and requiring constant attendance) receive 120% of the base pension of the old-age labor pension (Group I visually impaired persons receive 200%). However. persons with a Group II disability (a disabled person. 2009a). incapable of any work. and persons with a Group III disability (a person incapable of usual work) receive 55% (SSPFA. the funded part) has not been launched yet. or the deceased's only child. A three-pillar system was taken as a basis for pension reforms. In all calculations of disability labor pensions. The main objectives of the reform were aimed at the substitution of present wage-based pension system (PAYGO) with a new one based on individual social insurance contributions. The maТn reason for havТng such pТllar Тs to ensure that the people who do not have any employment history would get a minimum income. A full 100% of the base pension of the deceased's old-age labor pension is paid for each orphan. the children of an unwed mother. ThТs Тs supposed to be a voluntarв sвstem where the person could consТstentlв contribute a certain amount of money to private funds. This was adjusted by presidential decree and in 2010 it was €76 (85 AZN). The first pillar kept PAYGO system intact. The task was to link the social insurance benefits with the level of participation in the social insurance systems and the amount of paid contributions. The insurance part of the disability labor pension is calculated based on insurance payments of the beneficiaries to the social protection system during their years of employment.3 Pension Reform and the Drivers of Change In 2001 the Azerbaijani government launched a pension reform that was intended to complete the formation of the social insurance and pension systems. The second pillar introduces the National Defined Contribution (NDC) scheme. providing current pensioners a minimum level of income. 2009a). This pillar is solely financed by employers and employees contributions (22% and 3% respectively). The last part of the disability pensions (i. this pillar has not been launched yet due to the fact that no private pension fund operates in the country Survivor Labor Pension The survТvor‘s labor pensТon Тs granted Тf the deceased had a socТal Тnsurance record and is given to the family members of military servicemen. this part is usually calculated as ―0‖. 4. There are a few other categories of people receiving survivor labor pension including the spouse and children of deceased National Heroes of Azerbaijan—citizens who died during the country's struggle for independence and others. incapable of any work.The base pension of the disability labor pension is paid as follows: persons with a Group I disability (a person with a total disability.e. each child of a deceased unmarried mother. Children who have lost both parents. In this pillar the future pensioners accrue their benefits based on average wages and years of 113 . but not requiring constant attendance) receive 100%. as well as the single child of a deceased breadwТnner are entТtled to the survТvor‘s labor pensТon as 100% of the basТc part of the old-age labor pensТon (€76) (SSPFA.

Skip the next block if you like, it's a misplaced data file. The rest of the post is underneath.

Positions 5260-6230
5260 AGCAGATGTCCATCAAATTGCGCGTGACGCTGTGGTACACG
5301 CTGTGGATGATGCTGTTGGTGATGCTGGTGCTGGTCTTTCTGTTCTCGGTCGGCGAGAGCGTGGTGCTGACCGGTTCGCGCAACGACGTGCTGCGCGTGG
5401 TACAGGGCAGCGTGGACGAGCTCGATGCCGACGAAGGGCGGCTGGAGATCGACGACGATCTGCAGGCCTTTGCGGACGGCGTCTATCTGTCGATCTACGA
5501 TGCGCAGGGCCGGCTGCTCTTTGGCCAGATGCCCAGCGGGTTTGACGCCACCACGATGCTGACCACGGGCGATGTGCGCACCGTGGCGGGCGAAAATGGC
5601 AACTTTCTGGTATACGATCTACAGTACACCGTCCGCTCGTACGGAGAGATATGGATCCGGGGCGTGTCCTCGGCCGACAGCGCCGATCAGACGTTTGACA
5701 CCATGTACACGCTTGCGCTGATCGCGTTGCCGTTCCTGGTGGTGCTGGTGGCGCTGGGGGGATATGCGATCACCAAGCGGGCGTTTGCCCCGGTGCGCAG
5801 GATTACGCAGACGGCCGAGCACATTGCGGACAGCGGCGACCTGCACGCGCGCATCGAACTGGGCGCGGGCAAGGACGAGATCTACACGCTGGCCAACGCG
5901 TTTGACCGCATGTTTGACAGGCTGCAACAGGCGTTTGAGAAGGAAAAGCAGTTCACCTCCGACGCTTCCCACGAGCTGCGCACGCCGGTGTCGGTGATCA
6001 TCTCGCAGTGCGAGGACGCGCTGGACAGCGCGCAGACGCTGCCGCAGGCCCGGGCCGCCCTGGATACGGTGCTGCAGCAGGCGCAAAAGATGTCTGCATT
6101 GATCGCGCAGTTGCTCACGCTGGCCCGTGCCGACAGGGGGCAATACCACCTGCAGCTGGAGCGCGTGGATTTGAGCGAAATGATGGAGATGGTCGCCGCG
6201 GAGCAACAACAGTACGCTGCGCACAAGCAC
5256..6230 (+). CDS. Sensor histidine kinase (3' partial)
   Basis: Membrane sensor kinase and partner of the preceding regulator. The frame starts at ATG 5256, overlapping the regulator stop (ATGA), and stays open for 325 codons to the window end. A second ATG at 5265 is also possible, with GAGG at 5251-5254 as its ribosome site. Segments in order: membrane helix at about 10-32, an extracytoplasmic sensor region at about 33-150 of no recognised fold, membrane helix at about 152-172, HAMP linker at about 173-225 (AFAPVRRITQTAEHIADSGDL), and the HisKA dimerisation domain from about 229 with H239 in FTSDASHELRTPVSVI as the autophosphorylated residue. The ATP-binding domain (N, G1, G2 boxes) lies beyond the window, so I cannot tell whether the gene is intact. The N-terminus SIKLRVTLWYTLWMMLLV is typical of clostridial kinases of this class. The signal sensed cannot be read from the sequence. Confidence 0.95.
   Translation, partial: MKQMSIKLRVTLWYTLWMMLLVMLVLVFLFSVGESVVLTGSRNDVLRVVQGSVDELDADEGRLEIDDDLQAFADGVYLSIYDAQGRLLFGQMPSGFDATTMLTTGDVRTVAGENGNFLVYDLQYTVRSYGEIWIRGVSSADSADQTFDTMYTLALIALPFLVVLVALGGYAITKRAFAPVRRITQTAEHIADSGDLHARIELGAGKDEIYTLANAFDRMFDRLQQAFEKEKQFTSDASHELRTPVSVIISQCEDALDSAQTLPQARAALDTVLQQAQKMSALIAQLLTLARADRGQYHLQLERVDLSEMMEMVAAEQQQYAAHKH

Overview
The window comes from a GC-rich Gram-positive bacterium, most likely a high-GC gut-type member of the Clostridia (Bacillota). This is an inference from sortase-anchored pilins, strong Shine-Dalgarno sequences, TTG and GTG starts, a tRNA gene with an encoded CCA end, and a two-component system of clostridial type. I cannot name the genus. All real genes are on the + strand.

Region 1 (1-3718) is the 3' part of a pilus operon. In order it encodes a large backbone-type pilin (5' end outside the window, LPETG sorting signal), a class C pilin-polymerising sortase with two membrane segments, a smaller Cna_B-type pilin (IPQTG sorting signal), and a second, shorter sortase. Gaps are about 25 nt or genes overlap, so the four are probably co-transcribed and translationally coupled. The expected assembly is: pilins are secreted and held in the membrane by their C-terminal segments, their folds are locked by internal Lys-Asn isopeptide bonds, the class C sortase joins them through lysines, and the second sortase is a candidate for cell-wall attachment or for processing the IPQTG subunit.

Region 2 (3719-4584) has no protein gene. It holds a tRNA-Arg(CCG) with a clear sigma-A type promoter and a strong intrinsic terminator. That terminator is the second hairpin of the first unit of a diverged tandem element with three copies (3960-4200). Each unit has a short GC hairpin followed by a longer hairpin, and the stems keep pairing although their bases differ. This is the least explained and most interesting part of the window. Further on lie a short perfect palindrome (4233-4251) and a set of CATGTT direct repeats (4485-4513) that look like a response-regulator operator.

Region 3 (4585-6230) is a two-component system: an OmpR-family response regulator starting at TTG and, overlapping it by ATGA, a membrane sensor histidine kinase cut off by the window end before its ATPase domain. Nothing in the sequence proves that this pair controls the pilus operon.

the Azerbaijani President signed the State Program on State Pension-Insurance System Development for 2009-2015. The only example that Azerbaijan could have copied was the Kazakhstan model that turned out to be problematic taking into consideration the recent financial crisis and problems faced by pension funds there. 114 . Thus. in this case the contribution amount will depend on the wage or salary received by a person. Banking and financial institutions are not interested in such types of operations and prefer to abstain from such involvement. Third. First. This pillar was specifically designed to assure a closer link between contributions and benefits. there is no legislative base for pension funds. In line with these aims. Second. These countries and especially Russia (in contrast to the Baltic or Central European countries) do not serve as examples for reforms and currently provide no additional incentive to launch private funds. the last pillar. There are several reasons for such a delay. The second pillar or insurance part depends on the amount of contributions paid by a person. should be launched. The last pillar allows insured people to accumulate funds on their own personal capital. In Azerbaijan the launching of the third pillar was connected with the establishment of private pension funds. since the beginning of pension reforms in Azerbaijan. the weakness of the Azerbaijani financial market does not allow the pension funds to freely operate in the market. However. The absence of a stock exchange and trading on shares preclude the entrance of pension funds into the market. However. The program stipulates the collection of insurance payments. The contribution rate for this pillar is paid by employers (22%) and by employees (3%). In this pillar the future pensioners are encouraged to contribute a certain portion of their wages to the accounts of some private pension funds. However. Despite the fact that the government has introduced a second pillar since January of 2006. intended to encourage additional savings and capital development. the government did not show an interest in launching this pillar. the government is not urgently pursuing the introduction of the last pillar. Higher salaries will yield higher contributions. successful examples of pension reforms that involved pension funds in CIS countries are nonexistent. in order to achieve total independence and sustainability. and increase in the number of those registered in the individual account system as well as gradually decreasing the dependence of the system on the state budget. Since 2007 the parliament has not adopted the Law on Non-Governmental Pension Funds that the government promised to do in 2005-2006. in December of 2009. the calculations for pensions based on that pillar have not started yet and are supposed to be launched in 2010-2011. Contributions paid into private pension funds are invested and should provide annuity payments at retirement. the reforms will eventually abolish the base part of labor pensions that is the major transfer from the state budget. the legalization of employees' salaries.service. In its turn. The government uses the NDC scheme as a transition model for a fully funded system.